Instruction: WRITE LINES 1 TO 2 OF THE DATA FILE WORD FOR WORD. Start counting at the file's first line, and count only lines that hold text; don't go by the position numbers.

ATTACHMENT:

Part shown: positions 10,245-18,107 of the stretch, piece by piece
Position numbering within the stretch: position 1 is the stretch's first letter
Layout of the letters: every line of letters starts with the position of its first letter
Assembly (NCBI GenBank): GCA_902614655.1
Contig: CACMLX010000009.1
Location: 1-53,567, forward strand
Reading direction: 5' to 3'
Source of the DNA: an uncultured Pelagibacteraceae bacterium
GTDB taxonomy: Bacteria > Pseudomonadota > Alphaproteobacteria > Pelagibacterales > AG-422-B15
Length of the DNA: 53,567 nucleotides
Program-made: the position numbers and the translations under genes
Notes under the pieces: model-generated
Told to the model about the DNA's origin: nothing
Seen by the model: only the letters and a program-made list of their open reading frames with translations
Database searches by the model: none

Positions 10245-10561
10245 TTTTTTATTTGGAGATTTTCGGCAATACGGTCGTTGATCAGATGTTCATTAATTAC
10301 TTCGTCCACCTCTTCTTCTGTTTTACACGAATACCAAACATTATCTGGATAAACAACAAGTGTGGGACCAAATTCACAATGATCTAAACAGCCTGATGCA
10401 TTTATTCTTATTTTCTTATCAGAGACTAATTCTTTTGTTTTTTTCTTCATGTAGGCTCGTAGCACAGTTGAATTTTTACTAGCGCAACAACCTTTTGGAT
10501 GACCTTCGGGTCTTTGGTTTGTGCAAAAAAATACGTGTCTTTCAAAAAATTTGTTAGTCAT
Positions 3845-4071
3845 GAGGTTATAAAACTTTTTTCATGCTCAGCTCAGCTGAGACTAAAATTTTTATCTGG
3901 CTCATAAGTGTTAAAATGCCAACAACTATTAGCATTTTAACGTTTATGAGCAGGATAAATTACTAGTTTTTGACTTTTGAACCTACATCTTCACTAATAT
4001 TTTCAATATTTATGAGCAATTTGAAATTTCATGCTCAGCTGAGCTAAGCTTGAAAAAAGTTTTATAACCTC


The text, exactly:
Part shown: positions 10,245-18,107 of the stretch, piece by piece
Position numbering within the stretch: position 1 is the stretch's first letter